Coach tires crunched over the gravel lane of Harlaxton College as we watched from the circle drive, our rain hoods pulled low over our faces while our suitcases sat at our sides. The coach creaked to a halt before us, we threw in our luggage, and off we rode to Birmingham Airport. Once there, we endured the familiar drill of checking bags, braving security, and scanning tickets. But excitement was thick in the air. Dublin, Ireland was only an hour’s flight away.
We descended upon Dublin Airport early that same evening and from there we went straight to Abraham Hostel. Located inside a historic townhouse, they offer a variety of room types, from private quarters for solo travelers, to bigger rooms for large groups, such as my own. The hostel is only a 15 minute drive from Dublin Airport, and less than a 15 minute stroll from attractions such as Grafton Street, Temple Bar, and Ha’Penny Bridge. The hostel also offers free Wi-Fi, a free breakfast, and most importantly, it’s affordable.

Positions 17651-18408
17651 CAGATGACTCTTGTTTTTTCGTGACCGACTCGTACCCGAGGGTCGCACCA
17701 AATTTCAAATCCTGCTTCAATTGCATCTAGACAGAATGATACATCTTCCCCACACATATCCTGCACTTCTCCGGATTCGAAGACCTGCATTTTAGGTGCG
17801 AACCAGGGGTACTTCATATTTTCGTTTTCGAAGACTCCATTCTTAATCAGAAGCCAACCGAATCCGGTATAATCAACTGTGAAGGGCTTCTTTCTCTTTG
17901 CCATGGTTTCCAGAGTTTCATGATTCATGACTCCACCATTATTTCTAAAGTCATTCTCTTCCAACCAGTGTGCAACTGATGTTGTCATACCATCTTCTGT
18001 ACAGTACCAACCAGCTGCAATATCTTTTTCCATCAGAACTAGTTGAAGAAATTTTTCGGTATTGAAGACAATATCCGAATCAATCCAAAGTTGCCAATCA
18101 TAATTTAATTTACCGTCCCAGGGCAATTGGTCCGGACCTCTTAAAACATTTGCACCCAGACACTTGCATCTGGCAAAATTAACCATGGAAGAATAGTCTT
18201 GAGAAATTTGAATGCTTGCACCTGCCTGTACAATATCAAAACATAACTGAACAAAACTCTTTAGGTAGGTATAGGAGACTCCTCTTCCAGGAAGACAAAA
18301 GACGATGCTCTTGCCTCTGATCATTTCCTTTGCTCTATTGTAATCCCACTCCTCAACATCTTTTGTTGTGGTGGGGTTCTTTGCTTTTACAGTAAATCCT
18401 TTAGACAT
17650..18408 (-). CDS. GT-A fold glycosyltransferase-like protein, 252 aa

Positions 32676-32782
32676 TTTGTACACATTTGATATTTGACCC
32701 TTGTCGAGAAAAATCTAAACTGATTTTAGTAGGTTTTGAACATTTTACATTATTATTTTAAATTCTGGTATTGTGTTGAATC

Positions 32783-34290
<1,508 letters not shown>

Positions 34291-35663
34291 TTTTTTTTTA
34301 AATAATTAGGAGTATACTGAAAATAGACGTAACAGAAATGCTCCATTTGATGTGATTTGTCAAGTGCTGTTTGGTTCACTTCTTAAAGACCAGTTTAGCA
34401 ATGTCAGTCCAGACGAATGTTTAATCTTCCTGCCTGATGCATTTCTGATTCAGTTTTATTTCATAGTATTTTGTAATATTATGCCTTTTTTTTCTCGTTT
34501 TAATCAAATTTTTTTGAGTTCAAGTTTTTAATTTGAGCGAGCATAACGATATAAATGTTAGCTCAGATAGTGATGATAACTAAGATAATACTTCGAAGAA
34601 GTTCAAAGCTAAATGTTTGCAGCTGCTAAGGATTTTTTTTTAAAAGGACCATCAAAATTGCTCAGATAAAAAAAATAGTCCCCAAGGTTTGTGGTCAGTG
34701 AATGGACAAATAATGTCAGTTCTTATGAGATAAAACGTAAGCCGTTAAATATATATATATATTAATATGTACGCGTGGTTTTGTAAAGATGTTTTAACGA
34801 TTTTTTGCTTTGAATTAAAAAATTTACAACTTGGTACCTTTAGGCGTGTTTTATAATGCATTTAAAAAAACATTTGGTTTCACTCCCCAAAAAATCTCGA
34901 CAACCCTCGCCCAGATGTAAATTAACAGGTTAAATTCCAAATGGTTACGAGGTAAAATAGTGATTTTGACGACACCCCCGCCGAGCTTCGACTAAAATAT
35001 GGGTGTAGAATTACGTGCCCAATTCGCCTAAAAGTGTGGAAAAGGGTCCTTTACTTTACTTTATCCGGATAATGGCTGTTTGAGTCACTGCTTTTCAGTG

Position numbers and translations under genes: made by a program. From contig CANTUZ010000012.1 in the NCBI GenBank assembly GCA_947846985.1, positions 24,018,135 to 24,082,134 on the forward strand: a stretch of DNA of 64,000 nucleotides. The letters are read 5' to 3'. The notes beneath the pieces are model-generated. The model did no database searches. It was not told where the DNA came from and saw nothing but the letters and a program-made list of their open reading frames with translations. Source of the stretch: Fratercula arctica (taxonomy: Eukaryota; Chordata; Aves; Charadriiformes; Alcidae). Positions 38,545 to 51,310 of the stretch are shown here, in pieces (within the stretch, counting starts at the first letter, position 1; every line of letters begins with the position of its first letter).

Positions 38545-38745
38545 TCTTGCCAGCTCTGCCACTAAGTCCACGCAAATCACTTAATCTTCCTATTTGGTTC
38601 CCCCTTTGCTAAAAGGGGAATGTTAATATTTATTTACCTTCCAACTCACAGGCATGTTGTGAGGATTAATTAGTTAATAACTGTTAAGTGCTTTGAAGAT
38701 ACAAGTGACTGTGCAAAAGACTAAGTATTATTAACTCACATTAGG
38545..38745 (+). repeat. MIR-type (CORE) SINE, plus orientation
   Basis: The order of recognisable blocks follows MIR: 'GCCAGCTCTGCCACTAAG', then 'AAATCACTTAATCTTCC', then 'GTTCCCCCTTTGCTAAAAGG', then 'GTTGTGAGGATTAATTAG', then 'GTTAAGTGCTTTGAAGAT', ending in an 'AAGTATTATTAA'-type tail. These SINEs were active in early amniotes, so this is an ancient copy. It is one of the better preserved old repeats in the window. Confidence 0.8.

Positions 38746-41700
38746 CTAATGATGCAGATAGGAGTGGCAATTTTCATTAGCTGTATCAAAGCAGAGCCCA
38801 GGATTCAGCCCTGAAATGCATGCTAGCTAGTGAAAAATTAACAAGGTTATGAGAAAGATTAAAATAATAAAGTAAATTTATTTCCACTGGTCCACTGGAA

After settling into our room, a spacious place with three bunk beds and our own private bathroom, we staggered outside in search of food. We turned left on a whim out of the hostel, then left again onto Talbot Street. Not 5 minutes later, we came across a quaint pizza joint that looked like a garage beneath a skinny apartment building. The greasy aroma of melted cheese and juicy, crushed tomatoes drew us in nonetheless. This quirky place is called Star Pizza and it was perfect for a quick bite. They offer a fantastic deal: a 9-inch pizza, a small order of fries, and a canned soda for 5 euros. College students can’t resist a deal like that, so we ordered our food, filled our tummies with the hearty meal, and ambled back to the hostel with enthusiasm for the next day stirring in our chests.